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The Fifth Fuel

The writing on the wall is clear. Higher domestic consumption of crude oil means fewer barrels to sell

| | Mar 20, 2011 | 2:02 pm
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B Surendar

B Surendar

Saudi Arabia, according to a recent Reuters report, at more than 260 billion barrels, has a fifth of the world’s stock of recoverable crude oil, and when viewed from that perspective, has the wherewithal to meet its power needs. However, the Kingdom is confronted with soaring domestic energy use. In 2010, it consumed 40 gigawatts of power; that figure, according to the report, is expected to triple by 2032.

That kind of expansion, the report says, could see the country consume all of the roughly eight million barrels per day that it produces. Right now, out of the eight million barrels a day, over three million are consumed domestically, mainly for generating power. That figure is growing eight per cent per annum, the report said.

The writing on the wall is clear. Higher domestic consumption of crude oil means fewer barrels to sell.

From that perspective, Saudi Arabia is highly motivated in its search for renewable sources of power, especially solar. The kingdom enjoys bright sunshine for a large part of the year and is ideally poised to exploit this natural feature, but first it – and for that matter, the world – needs to address the several technological challenges involved in the harnessing of energy from the sun. There is no clear indication how long it will take for the world to benefit from solar at attractive efficiencies.

In the meanwhile, there is always energy efficiency. During IDEA’s centennial Annual Conference & Trade Show, in Washington DC, I was privileged to listen to Olivier Barbaroux, the Chairman and CEO of Veolia Energy, who made a telling comment on how the world could do a better job on focusing on energy efficiency, a market worth $50 billion, in his estimate. Later at the event, Gary Locke, the US Secretary of State famously described energy efficiency “as the fifth fuel”. The drivers for energy efficiency could be the very same industry that consumes 70% of a building’s total power consumption – air conditioning. District cooling, with a proper engineering approach, could be it. Cogen could be it. With an integrated approach in place, Saudi Arabia can well be on its way to reduce the number of power plants on the drawing board.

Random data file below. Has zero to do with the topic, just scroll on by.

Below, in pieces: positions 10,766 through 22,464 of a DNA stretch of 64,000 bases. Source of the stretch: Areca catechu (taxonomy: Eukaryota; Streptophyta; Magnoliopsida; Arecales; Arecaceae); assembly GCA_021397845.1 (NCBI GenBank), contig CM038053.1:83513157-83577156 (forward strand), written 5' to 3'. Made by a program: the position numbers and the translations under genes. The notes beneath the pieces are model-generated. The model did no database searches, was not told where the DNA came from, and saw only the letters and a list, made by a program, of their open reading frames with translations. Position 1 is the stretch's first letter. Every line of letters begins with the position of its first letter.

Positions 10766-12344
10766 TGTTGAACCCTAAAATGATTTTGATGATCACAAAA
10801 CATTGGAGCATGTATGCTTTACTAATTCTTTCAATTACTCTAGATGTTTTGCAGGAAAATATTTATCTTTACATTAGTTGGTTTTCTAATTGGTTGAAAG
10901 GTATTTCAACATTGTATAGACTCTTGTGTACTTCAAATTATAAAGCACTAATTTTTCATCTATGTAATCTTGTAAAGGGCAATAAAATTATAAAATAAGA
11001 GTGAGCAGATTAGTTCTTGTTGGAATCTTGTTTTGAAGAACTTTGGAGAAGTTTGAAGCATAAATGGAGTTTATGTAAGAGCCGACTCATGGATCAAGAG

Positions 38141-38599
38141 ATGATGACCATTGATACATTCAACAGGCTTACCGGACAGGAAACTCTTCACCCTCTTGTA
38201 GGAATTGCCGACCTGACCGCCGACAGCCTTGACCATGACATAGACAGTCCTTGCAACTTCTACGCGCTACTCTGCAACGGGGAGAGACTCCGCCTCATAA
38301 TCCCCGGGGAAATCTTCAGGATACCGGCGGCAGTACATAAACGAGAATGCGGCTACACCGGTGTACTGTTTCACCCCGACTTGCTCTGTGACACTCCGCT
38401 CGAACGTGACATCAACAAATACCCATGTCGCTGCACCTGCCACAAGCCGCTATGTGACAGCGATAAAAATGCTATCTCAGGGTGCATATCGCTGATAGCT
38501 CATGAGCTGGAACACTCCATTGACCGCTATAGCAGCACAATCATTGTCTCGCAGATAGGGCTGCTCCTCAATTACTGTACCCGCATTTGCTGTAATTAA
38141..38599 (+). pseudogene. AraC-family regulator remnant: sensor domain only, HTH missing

This calls for detailed discussion. And hopefully, the Climate Control Summit, on March 28 and 29, will provide some answers, which we would be delighted to share with you in subsequent issues.

Next month, we will be discussing another equally important issue – food safety from refrigeration and air filtration perspectives. And as a precursor, we bring to you in this issue our bi-annual supplement, called Food Chain. I hope you enjoy this issue. As usual, we crave your feedback (to surendar@cpi-industry.com).


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